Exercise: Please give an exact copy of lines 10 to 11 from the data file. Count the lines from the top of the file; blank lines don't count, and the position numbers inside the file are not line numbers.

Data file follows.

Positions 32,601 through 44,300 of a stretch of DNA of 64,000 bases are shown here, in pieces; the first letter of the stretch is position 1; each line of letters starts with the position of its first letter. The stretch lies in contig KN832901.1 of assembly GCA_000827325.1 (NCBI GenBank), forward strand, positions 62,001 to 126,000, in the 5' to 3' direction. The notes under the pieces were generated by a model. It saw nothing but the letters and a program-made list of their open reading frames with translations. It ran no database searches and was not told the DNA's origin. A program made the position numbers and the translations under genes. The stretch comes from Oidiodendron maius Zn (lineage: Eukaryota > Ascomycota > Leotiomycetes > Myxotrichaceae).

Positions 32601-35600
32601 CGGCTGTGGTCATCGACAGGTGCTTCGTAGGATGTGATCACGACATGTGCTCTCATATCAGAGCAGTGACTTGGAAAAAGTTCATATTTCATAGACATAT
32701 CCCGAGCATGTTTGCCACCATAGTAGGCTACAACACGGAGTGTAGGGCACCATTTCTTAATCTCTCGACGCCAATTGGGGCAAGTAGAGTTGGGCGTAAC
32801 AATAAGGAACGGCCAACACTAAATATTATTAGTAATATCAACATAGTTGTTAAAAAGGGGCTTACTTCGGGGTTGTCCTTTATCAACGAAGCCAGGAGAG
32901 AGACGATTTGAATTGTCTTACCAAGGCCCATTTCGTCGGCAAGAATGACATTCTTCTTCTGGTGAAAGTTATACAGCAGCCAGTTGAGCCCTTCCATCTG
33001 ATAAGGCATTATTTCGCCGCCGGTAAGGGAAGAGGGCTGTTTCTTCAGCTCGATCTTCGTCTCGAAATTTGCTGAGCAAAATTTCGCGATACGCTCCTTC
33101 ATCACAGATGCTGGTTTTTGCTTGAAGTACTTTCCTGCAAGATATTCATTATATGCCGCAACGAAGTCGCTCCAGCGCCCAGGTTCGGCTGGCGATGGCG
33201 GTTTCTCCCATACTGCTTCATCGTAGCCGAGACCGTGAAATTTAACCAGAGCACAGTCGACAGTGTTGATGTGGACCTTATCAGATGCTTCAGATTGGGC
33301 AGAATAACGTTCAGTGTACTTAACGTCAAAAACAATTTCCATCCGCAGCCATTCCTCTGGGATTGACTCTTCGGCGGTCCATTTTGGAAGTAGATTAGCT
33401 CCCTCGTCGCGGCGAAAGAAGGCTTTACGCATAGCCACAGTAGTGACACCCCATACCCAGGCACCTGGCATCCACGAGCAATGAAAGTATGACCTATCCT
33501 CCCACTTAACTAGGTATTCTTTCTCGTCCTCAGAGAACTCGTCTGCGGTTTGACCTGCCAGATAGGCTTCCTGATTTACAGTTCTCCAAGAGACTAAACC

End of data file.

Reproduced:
33301 AGAATAACGTTCAGTGTACTTAACGTCAAAAACAATTTCCATCCGCAGCCATTCCTCTGGGATTGACTCTTCGGCGGTCCATTTTGGAAGTAGATTAGCT
33401 CCCTCGTCGCGGCGAAAGAAGGCTTTACGCATAGCCACAGTAGTGACACCCCATACCCAGGCACCTGGCATCCACGAGCAATGAAAGTATGACCTATCCT